Heading straight from Aachen Buzz Laika took us to the Liege Christmas market next, where we decided to park on the outskirts and get a bus into the city centre. We had read there was a park & ride at Rue du Gosson in Jemeppe, Seraing and there was plenty of parking just along the road with a short walk to a main bus stop. The ride into the Place de la Republic Francaise cost 5euro return taking around 25mins, from the stop it was a short walk to the start of the Christmas Market in Place Saint-Lambert leading onto the main area at Place du Marche.
Walking around the stalls in Place Saint-Lambert first we started to get a feel for the local specialities of sweet, nutty nougat, different varieties of cheese and the most obvious Liege Waffles, made with a mould with 24 holes and round corners as opposed to the square Brussels waffle. The Liege waffle didn’t make an appearance until the 18th century when a chef to the Prince-Bishop asked him to come up with something sweet and tasty, which he did by adding lumps sugar to the batter mix and so the Liege Waffle was born sweeter than standard waffles with little caramelised sugar bombs in them. We would obviously have to try one but it was too early so a bit of exploration was required first.
The second larger part of the market is set up in the bigger Place du Marche, where they have a Ferris wheel and little toboggan hill as well as the main food and drink area. As we walked through the delicious cooking aromas wafting around were hard to resist but we wanted to look around some of the city before indulging, heading first for the pretty street of Hors Chateau where we found several of Lieges most famous landmarks not least of which is the lung busting Montagne de Bueren.
A feat of engineering for the 19th century 374 steps climb straight up the side of the hill climbing hundreds of feet and I can guarantee it is hard work walking up them, in fact it was hard work looking up them. After a steady wheeze to the top, stopping to take the occasional photo (Good excuse) we stopped to admire the view. Before walking on up to the war memorial at Boulevard du Quatorzieme de Ligne , which required a few more steps but had even better views over the city. However hard it was wheezing our way up it was even harder watching a young woman run up past us, then down again, then as we were walking up by the memorial she came past again (the extra steps) then just to rub salt into the wound she passed us for a 3rd time as we went down, we were utterly exhausted watching her.
Taking the much easier walk back down the steps we headed towards the Tourist Office in the Ancienne Halle aux Viands, the Butchers hall built in 1546 it is one of the oldest civil buildings in the city. We gathered our usual collection of maps and information while admiring this old building, before dodging the youngsters practising skate boarding out side and taking the short walk across the road to the banks of the Meuse. It looked very different from the last time we saw it, in a more rural location at Dieue -sur-Meuse on our way to Metz. From there we headed back towards the market walking through and admiring the old pretty streets. By now it was feeling like time for a waffle followed by a nice Vin Chaud. After walking around the numerous waffle stalls in the market we decided where we wanted ours to come from and made our choice, Marcella chose a dark chocolate and chantilly cream, which had battons of dark chocolate in the waffle. I decided on chocolate maison blanc or the house melted white chocolate warm and oozing poured all over the waffle. Very rich, very tasty and very filling. The Vin Chaud being the perfect follow up to counter the sweetness of the white chocolate.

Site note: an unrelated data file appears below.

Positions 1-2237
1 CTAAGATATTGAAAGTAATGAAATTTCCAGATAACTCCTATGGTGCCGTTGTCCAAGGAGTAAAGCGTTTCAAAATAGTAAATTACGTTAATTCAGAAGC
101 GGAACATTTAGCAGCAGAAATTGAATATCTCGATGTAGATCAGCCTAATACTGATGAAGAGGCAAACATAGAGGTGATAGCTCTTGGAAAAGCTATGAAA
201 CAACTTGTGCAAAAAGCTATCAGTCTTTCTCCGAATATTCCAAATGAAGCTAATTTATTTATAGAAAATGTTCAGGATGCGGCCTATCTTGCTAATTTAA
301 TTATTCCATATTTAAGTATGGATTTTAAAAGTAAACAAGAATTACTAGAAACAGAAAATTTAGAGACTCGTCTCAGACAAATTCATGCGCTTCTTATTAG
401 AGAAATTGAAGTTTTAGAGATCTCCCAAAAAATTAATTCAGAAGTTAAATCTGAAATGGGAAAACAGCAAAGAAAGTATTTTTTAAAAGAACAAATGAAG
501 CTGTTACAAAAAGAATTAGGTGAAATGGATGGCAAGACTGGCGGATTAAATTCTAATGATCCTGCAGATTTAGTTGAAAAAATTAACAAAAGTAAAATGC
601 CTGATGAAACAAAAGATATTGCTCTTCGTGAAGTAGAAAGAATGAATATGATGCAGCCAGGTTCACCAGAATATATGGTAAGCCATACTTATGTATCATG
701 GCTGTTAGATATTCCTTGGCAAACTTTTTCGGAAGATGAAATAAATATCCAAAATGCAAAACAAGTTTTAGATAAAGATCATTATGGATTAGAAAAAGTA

Lingering over our Vin Chaud the sky was darkening as evening drew and we walked around looking at the stalls and trying little bits of local produce. We came across a stall piled high with sweet looking purple pyramids, or Ghent Cuberdons. We found out that they were created by a pharmacist who accidentally left some cough syrup out overnight. In the morning he came back to find it crusted over but still gooey inside. So inspired by what he found, he set up his own sweet shop and created the cuberdon, or as the Belgians like to say ‘little noses’ and flavoured them raspberry. They were sold all over the city in the 19th century stacked up on barrows and bicycle carts. They’ve only recently been found outside of Belgium and are now available in many other flavours and colours.
By now the market was very busy with people eating, drinking and having fun and the food stalls were in full flow. Selling everything from hot dogs through to tartiflette, cheeses, cured saussicon (sausage) and plenty of beer and Vin Chaud. Then before long it was time to make our way back to the bus stop and back to Buzz before heading onwards to the next stop on our short tour of Christmas markets.